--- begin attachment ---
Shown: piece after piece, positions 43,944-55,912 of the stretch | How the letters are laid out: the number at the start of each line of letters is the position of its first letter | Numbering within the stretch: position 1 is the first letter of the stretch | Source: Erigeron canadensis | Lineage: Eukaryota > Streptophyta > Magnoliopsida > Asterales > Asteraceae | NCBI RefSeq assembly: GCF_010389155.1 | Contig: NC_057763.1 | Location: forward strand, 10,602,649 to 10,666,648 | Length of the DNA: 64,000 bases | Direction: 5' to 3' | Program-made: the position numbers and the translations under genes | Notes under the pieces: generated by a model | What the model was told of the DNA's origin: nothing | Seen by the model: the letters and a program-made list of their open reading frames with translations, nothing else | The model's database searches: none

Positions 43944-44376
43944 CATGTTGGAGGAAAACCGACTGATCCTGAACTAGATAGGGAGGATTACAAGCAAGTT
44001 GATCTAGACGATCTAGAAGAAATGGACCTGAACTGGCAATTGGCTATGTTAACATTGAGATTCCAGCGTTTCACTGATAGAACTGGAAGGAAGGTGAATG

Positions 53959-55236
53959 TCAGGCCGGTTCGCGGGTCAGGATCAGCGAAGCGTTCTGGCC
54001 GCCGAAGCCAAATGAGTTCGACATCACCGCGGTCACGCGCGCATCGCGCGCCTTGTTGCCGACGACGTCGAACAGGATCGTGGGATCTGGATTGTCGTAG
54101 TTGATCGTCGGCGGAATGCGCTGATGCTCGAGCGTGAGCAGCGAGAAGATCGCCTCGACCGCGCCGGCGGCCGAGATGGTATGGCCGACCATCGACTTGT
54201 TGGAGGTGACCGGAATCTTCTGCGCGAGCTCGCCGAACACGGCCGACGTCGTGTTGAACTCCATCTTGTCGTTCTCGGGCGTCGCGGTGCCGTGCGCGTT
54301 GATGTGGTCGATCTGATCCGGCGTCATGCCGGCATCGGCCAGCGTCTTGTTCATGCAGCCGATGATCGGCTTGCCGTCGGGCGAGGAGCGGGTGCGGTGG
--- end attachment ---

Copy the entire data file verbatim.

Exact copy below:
Shown: piece after piece, positions 43,944-55,912 of the stretch | How the letters are laid out: the number at the start of each line of letters is the position of its first letter | Numbering within the stretch: position 1 is the first letter of the stretch | Source: Erigeron canadensis | Lineage: Eukaryota > Streptophyta > Magnoliopsida > Asterales > Asteraceae | NCBI RefSeq assembly: GCF_010389155.1 | Contig: NC_057763.1 | Location: forward strand, 10,602,649 to 10,666,648 | Length of the DNA: 64,000 bases | Direction: 5' to 3' | Program-made: the position numbers and the translations under genes | Notes under the pieces: generated by a model | What the model was told of the DNA's origin: nothing | Seen by the model: the letters and a program-made list of their open reading frames with translations, nothing else | The model's database searches: none

Positions 43944-44376
43944 CATGTTGGAGGAAAACCGACTGATCCTGAACTAGATAGGGAGGATTACAAGCAAGTT
44001 GATCTAGACGATCTAGAAGAAATGGACCTGAACTGGCAATTGGCTATGTTAACATTGAGATTCCAGCGTTTCACTGATAGAACTGGAAGGAAGGTGAATG

Positions 53959-55236
53959 TCAGGCCGGTTCGCGGGTCAGGATCAGCGAAGCGTTCTGGCC
54001 GCCGAAGCCAAATGAGTTCGACATCACCGCGGTCACGCGCGCATCGCGCGCCTTGTTGCCGACGACGTCGAACAGGATCGTGGGATCTGGATTGTCGTAG
54101 TTGATCGTCGGCGGAATGCGCTGATGCTCGAGCGTGAGCAGCGAGAAGATCGCCTCGACCGCGCCGGCGGCCGAGATGGTATGGCCGACCATCGACTTGT
54201 TGGAGGTGACCGGAATCTTCTGCGCGAGCTCGCCGAACACGGCCGACGTCGTGTTGAACTCCATCTTGTCGTTCTCGGGCGTCGCGGTGCCGTGCGCGTT
54301 GATGTGGTCGATCTGATCCGGCGTCATGCCGGCATCGGCCAGCGTCTTGTTCATGCAGCCGATGATCGGCTTGCCGTCGGGCGAGGAGCGGGTGCGGTGG